On KM Australia 2007 (final)

I had intended to give a brief synopsis and some comments on the remaining presentations that I heard at the KM Australia 2007 conference but I have decided to concentrate on the final presentation by Etienne Wenger.

Wenger is best known for his work on communities of practice (CoP). I have read some of his published work, particularly when I was introducing communities of practice to the workplace of my former employer. My experience with introducing communities of practice is available from my paper published in 2003 in the International Food and Agribusiness Review.

In the presentation by Wenger, he made the important point that CoP’s do NOT have to be places akin to “jolly neighbourhoods” (my expression) and that agreement within them was not always necessary for the communities to prosper and survive. In fact, Wenger said that a community is where there can be conflicting ideas discussed and participants do survive that conflict. Moreover, participants do not have to agree but stay together in order to learn from it. Robust debate within communities is something I would definitely encourage too.

Wenger highlighted the importance of social software to increase the level of interaction between people, thereby enhancing people networks and communication of ideas, collectively forming a type of community. The boundaries of communities are more dynamic with the new social software tools that are currently available. Moreover, there are new ways of belonging to communities and there are different levels of engagement. This sits well with what I reported from the Michel Bauwens presentation earlier in the conference with his comments on peer to peer networks.

An interesting story from Wenger illustrated the importance of imagination – how the practice of something can be part of something bigger than the activity itself. The story related to three stone cutters and how they defined their work practice for a particular job. The first stone cutter simply cut stone. The second stone cutter cut stone to specifications. The third stone cutter was building a cathedral. You can see that if we define our activities as part of the big picture, it is more likely that we, as individuals, can contribute to the broader experience of the whole group.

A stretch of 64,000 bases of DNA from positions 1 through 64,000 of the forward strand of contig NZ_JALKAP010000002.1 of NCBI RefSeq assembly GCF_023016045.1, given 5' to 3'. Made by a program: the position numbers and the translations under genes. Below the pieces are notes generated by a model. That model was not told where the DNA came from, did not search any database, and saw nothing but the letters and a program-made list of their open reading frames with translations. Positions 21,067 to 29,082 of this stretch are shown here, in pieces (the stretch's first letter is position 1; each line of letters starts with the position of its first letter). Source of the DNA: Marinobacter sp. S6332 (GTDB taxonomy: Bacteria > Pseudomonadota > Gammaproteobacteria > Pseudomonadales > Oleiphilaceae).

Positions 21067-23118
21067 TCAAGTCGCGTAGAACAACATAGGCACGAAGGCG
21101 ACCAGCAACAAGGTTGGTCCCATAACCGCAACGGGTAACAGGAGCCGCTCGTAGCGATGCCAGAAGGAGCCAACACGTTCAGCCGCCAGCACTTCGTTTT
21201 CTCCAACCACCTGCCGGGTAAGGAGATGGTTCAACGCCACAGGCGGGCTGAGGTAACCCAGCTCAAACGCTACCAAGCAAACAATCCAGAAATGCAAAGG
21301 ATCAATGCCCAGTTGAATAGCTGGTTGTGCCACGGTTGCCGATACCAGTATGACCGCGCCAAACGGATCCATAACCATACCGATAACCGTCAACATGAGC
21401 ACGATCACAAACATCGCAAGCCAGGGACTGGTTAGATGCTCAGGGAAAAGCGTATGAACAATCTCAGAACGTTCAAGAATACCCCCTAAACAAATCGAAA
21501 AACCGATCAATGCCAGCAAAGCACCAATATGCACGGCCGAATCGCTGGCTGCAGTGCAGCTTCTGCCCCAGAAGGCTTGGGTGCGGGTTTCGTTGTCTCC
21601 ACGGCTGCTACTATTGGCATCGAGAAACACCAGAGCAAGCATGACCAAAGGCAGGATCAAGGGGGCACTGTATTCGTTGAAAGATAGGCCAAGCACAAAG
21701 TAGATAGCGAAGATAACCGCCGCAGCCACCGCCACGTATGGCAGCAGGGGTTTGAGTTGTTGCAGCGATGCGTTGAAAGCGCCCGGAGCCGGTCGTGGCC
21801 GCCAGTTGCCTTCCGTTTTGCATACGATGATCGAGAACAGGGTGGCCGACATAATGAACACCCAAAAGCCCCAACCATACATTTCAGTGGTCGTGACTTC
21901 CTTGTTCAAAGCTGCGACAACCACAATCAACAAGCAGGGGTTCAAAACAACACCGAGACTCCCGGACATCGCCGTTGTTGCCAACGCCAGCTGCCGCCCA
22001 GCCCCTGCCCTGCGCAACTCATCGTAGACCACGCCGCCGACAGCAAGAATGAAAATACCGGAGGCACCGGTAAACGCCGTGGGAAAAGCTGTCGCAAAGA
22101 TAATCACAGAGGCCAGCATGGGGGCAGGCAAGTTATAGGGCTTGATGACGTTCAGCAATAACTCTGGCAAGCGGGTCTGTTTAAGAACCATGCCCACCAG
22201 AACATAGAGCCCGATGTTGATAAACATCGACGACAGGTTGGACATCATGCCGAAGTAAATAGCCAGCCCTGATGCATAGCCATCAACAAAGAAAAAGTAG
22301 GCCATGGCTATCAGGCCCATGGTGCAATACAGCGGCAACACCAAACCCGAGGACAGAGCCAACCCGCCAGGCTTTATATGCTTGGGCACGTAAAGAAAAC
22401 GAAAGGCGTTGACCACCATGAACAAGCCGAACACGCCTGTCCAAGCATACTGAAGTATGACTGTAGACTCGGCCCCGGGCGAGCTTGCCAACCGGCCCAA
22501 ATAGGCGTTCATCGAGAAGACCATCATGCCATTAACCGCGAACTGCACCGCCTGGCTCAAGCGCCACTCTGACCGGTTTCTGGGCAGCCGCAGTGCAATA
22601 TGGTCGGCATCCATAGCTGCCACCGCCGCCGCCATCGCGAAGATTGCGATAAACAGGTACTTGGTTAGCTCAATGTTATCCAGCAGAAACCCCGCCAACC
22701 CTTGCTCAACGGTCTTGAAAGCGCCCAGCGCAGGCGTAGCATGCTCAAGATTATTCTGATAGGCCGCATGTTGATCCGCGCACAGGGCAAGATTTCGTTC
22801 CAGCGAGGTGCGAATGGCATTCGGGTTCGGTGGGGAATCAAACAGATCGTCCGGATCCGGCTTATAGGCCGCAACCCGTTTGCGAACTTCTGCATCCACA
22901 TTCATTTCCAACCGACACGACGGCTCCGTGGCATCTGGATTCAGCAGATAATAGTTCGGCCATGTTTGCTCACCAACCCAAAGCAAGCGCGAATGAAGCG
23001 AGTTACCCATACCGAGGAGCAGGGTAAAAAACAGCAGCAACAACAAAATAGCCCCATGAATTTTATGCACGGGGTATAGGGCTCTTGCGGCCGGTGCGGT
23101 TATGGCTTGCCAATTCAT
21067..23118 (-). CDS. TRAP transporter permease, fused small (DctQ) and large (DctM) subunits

Wenger concluded by saying that engagement of practitioners within organisations can shape strategy. Indeed, one would hope that organisations tap into the collective intelligence of people within the organisation in stimulating and participatory ways, such as using CoP’s. I must say that unimaginative exhortations by senior management to e-mail new ideas via the intranet has not really gripped me in the past, especially the one dimensional nature of the communication. Practitioners can definitely help to shape strategy but organisations need to engage the conversation with them in more interactive and more compelling ways.

Overall, the conference should be regarded as a success, although there were two issues of concern. Firstly, there was unacceptably loud noise coming from the peripheral areas next to the presentation enclosures that sometimes made it difficult to hear what was being said by the presenters. The other comment doing the rounds was the relatively high number of vendor speaking slots in the conference programme, an issue that represents a difficult balancing act for conference organisers and sponsors. Nevertheless, I enjoyed the conference and the opportunity to meet friends and new people.

Lastly, I hope to catch up with people at the Institute for Information Management conference in Canberra on 15-16 August. Track me down and say hello.

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